Are Strong LED Street Lights Worth the Risk?
A few weeks ago, we touched on the problems of LED streetlights. Many of them, especially older ones, shine too intensely and feature too much blue content, causing insomnia and other health risks. Circadian rhythms, which effect a person’s sleep/wake cycle, among other processes, are behind this reaction. Blue content in light can keep people awake, so when they’re exposed to it and their circadian rhythms are disrupted, they run the risk of health problems. The American Medical Association has even published a statement decrying the use of LED streetlights. LEDs’ color temperature can be as high as 4,000-5,000 Kelvin, while the association advocates for nothing over 3,000K. Still, there are benefits to LED street lights. They are 50% more efficient than regular sodium lights, have a lifespan of 15 to 20 years rather than two to five and spread light more uniformly.
Certain cities that have already made the switch to LEDs do not feel the costs outweigh the benefits. Seattle, meanwhile, is keeping its 41,000 harsh LED lights. The spokesman compared the street lights’ glow to that of the moon and said it improves drivers’ vision at night. It also has an unexpected value for police, who now collect more detailed and accurate descriptions from witnesses.
On the other side of the spectrum, Gloucester, Massachusetts, heard about the health warnings as it was in the process of installing harsh LED lights. It has since switched to a newer type that shines at 3,000K.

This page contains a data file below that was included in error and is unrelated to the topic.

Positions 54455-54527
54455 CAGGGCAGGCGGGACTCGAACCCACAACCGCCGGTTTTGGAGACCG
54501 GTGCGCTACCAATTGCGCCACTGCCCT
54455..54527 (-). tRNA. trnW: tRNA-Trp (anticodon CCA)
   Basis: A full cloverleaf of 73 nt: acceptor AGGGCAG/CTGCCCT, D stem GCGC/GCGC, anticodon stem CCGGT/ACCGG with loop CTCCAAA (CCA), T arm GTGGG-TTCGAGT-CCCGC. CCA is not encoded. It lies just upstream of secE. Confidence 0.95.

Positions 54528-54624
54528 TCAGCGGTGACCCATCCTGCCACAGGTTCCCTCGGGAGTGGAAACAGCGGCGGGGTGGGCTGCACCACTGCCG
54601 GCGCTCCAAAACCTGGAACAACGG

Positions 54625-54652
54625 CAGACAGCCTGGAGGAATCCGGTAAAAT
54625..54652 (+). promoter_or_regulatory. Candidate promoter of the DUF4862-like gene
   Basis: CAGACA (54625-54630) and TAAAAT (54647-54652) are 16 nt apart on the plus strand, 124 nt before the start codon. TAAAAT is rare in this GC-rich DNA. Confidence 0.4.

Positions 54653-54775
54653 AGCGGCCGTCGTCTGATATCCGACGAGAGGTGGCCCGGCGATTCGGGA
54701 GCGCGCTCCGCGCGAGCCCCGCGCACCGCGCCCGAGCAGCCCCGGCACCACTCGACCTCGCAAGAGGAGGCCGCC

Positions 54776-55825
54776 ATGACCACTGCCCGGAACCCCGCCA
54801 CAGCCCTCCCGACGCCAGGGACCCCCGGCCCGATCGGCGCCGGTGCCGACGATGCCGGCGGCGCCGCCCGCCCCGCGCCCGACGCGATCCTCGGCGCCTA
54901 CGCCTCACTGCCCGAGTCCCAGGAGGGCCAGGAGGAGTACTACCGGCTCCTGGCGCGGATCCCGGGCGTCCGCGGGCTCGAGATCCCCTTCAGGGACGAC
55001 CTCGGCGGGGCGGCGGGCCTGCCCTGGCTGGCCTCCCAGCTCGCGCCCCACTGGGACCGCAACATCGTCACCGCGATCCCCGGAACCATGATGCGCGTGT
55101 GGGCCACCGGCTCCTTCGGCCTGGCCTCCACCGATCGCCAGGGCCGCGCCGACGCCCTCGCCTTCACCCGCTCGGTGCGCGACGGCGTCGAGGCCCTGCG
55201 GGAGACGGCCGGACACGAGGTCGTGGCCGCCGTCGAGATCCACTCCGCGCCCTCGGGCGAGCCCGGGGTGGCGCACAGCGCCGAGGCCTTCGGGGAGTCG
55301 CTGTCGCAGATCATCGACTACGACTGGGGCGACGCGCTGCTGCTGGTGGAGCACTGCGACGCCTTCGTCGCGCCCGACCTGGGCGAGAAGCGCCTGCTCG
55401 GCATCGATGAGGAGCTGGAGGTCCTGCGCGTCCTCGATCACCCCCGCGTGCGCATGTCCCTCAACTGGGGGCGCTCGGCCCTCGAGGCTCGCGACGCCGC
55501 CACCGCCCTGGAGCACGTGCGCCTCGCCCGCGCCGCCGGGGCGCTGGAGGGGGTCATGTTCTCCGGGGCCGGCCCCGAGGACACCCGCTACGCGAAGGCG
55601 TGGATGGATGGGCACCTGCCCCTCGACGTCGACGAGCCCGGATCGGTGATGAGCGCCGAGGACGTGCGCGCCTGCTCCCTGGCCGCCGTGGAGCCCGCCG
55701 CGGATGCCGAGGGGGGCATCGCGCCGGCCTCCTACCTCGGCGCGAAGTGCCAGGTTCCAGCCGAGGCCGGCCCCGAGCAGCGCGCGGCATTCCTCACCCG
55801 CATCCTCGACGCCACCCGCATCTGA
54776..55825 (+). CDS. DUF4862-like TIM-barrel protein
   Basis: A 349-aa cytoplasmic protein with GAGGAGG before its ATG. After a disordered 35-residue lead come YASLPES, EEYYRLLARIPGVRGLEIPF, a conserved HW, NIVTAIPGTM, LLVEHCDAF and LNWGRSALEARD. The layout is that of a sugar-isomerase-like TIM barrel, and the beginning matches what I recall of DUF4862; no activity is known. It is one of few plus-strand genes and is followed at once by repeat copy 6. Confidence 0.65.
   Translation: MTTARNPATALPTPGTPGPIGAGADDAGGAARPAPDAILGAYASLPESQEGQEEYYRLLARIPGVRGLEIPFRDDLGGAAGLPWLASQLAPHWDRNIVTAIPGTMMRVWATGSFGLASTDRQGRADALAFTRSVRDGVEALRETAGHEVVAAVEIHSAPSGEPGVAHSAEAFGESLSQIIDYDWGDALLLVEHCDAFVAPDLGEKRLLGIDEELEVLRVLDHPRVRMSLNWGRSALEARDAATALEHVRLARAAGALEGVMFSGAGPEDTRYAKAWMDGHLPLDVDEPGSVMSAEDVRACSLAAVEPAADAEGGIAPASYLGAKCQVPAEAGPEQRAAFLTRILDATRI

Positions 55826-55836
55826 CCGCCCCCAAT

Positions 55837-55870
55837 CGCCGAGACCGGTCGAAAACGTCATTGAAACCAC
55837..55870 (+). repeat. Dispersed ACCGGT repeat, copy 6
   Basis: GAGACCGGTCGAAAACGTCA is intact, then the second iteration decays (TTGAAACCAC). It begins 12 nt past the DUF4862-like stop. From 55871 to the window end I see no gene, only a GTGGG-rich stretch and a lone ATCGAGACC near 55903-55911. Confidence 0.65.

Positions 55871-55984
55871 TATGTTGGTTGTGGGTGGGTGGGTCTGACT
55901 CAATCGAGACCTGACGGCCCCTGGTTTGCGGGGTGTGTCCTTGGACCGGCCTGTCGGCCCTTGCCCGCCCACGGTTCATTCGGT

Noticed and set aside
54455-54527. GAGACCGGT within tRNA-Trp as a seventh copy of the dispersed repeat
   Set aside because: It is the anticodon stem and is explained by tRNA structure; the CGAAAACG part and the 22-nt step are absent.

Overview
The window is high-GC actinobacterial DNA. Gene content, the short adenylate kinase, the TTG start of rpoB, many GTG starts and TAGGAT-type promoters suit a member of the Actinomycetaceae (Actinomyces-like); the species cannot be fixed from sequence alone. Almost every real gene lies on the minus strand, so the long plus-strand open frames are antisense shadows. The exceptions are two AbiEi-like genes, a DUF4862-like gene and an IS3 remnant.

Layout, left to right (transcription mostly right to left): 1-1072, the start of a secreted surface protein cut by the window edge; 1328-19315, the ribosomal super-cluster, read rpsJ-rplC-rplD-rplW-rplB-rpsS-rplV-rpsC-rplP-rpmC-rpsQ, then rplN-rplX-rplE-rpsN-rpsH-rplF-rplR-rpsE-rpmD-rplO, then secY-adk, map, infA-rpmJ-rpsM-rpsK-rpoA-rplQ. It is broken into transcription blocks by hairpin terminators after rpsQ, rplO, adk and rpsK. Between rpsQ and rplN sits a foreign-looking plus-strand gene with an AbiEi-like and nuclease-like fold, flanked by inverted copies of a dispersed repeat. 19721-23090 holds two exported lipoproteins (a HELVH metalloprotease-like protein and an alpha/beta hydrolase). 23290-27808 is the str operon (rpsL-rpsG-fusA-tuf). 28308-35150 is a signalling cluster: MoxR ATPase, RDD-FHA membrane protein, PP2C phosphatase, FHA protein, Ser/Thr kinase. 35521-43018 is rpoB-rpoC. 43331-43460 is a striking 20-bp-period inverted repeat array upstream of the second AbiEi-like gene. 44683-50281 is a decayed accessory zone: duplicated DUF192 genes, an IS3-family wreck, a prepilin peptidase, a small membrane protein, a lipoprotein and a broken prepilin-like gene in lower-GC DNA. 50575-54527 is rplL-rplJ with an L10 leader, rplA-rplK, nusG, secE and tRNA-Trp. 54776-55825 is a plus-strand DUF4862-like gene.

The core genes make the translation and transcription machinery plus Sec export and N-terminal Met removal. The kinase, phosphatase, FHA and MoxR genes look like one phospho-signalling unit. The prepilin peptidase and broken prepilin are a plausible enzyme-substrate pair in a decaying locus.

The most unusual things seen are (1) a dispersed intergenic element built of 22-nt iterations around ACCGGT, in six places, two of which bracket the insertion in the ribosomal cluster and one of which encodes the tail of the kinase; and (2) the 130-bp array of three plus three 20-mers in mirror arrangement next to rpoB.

Phoenix, meanwhile, has found a middle ground. In large intersections and parks, it will use harsher lights, but LEDs with a lower color temperature will illuminate residential areas. Mark Hartman, the chief sustainability officer of Phoenix, is weighing the health arguments but not convinced. After all, computers and TVs emit blue light and are commonly used at night, even if they disrupt our circadian rhythms.
Further research is required before scientists can truly tell whether the benefits outweigh the negatives, but either way, light measurement tools will be needed. Konica Minolta Sensing can help. The CL-200A Chroma Meter and CL-500A Illuminance Spectrophotometer both measure color temperature and are portable, so you can easily evaluate street lights. Before you invest in new LED lights, come to Konica Minolta Sensing to make sure you can measure them.
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